Back in Motion

It has been a while since I last updated my blog and there are so many things that I could write. I'll attempt to touch upon the few things I've learned since my last entry.

1. Ash Wednesday. Where do I even start to write on this topic? It is a topic that has been weighing on my heart since I first learned that the church I work at has a yearly Ash Wednesday service. You see, I grew up as a member of a congregation that didn't celebrate lent, Ash Wednesday, and other holidays that they couldn't seem to justify honoring. So, when I was told that one of my duties as a children and youth director was to plan for the kids to attend the church's Ash Wednesday service my heart and my mind began some deep soul, people, and web searching.

I probably should have written each day of my search - it would have made some interesting entries and might have made me the blog of the year! (Oh, yeah, that is right, we all are the person of the year...) What I discovered on my search is that Ash Wednesday has some pretty sketcy beginnings. If I understand correctly, Ash Wednesday's origin is with the Feast of Tammuz (false Messiah of the Babylonians) and was adopted by the Catholic church as a form of penance. Today, each denomination has chosen to celebrate Ash Wednesday as the first day of Lent in a different way. Lent, being the 40 days, plus Sundays, of preparation for Easter and remembrance of Jesus 40 days of wilderness testing. Overall, the main focus of Ash Wednesday is repentance, almost like a Christian celebration of the Day of Atonement.

To be brief, perhaps I'll write more later... I went to the Ash Wednesday service, but did not go forward for the ash. The service focused more on grace than on repentance and I wondered if each person present really understood what had motivated them to come to the service or why they were there. When they burned the dried palm branches from last year's Palm Sunday service, my stomach turned-over. The smell was awful, which I guess fits with the odor that must have been associated with the sin offering of olden days. When the pastor announced that the ashes were representative of our lost hopes in what we had hoped to have done the previous year and in a way associated the ashes with our sins, I could not participate.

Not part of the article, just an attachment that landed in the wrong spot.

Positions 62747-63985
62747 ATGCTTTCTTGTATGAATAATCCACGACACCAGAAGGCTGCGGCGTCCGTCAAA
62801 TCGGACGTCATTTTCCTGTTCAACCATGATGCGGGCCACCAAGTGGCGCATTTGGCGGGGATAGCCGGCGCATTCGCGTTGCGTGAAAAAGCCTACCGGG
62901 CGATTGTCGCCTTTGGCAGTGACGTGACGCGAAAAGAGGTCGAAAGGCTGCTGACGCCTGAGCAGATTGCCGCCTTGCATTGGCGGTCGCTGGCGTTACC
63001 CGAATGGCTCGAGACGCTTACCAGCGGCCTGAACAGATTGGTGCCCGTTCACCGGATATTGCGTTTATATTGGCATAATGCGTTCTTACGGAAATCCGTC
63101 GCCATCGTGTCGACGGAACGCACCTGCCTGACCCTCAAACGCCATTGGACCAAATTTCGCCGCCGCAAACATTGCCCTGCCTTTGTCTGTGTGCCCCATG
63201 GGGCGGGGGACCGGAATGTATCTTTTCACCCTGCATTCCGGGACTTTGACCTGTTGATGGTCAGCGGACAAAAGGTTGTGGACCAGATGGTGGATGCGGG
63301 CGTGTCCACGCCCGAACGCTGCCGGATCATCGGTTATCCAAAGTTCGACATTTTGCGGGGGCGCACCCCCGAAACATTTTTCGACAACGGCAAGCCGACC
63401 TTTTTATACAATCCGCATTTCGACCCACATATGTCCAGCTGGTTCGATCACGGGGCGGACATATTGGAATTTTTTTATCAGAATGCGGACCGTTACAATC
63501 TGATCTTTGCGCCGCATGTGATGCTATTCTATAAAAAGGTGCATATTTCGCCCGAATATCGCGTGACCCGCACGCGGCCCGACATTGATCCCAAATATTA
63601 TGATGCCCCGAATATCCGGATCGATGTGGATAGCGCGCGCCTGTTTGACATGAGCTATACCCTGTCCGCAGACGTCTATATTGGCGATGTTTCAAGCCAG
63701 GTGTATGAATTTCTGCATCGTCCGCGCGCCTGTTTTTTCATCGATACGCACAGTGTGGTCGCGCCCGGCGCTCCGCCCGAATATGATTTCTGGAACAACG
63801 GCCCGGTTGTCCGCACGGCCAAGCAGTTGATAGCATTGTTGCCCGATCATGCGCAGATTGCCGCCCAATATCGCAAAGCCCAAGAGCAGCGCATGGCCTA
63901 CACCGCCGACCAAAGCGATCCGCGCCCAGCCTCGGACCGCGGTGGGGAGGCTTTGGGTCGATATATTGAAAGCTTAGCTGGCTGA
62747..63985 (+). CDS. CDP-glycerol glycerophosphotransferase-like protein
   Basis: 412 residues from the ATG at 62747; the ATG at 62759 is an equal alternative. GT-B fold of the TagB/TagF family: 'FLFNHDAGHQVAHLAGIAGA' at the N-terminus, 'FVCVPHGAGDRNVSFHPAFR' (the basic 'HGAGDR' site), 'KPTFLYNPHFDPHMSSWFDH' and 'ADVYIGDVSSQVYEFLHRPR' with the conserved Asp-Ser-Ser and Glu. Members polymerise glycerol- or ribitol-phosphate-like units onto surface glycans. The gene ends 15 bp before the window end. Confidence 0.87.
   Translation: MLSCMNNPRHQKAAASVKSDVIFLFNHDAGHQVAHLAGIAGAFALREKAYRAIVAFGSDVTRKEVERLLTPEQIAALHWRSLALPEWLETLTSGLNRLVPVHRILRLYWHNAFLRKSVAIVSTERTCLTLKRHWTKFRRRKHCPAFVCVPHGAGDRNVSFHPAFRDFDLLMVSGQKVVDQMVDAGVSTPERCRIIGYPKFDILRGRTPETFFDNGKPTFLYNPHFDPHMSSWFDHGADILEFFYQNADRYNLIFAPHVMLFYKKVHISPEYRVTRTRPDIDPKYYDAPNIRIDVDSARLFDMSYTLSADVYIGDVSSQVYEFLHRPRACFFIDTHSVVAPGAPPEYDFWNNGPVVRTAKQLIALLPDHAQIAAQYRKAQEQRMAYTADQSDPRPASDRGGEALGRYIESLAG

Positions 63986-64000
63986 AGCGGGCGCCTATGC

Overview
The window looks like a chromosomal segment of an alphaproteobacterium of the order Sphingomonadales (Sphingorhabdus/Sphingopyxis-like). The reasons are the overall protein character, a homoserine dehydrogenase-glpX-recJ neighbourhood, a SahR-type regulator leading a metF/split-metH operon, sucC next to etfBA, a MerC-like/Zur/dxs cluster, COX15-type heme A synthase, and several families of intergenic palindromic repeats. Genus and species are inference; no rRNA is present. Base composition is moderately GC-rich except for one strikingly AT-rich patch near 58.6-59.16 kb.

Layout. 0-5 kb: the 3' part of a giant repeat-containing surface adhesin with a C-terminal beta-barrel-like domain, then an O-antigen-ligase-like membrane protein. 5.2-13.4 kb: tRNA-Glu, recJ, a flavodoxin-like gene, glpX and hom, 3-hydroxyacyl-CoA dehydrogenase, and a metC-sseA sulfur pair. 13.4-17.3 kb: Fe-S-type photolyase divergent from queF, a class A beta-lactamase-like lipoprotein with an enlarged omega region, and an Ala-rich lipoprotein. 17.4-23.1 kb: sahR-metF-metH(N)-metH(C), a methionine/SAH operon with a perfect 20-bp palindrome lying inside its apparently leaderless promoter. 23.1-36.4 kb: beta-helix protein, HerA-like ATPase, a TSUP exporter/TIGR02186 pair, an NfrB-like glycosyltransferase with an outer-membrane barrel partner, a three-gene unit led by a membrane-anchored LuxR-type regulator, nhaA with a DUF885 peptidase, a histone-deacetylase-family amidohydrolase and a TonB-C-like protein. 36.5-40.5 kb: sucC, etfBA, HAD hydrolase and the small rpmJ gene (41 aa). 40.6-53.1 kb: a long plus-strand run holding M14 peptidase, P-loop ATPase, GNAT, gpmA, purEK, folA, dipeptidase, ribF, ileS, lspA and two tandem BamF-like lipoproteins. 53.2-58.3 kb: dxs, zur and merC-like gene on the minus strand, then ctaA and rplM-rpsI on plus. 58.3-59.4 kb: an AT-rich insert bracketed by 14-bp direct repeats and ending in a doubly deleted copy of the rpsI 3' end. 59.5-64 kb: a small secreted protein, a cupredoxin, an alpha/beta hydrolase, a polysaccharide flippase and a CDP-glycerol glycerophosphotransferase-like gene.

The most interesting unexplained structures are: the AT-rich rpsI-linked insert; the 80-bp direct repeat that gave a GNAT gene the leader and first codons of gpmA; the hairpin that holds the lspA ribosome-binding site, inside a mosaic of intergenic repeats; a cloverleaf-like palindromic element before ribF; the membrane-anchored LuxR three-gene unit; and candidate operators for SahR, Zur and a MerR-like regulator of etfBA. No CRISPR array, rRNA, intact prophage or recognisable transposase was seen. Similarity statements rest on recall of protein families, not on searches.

See, the thing is, Jesus has already taken my sins upon himself. He gave a huge price a couple thousand years ago, and I just can't see myself disrespecting His gift by putting a symbol of sin upon my own body and then walking out of the service. Maybe if they had put the ashes on our foreheads earlier in the day or as we walked in the doors of the church and then the service had been set up with some time of sadness in which we would confess our sins and then the good news of Christ's gift was announced and the service was brought to a close by each of us wandering up to the front of the sanctuary to have the ashes washed off of our faces, symbolic of what Christ has done for us, maybe then, I could have put the ashed on my forehead. But, for the time being, I just couldn't.


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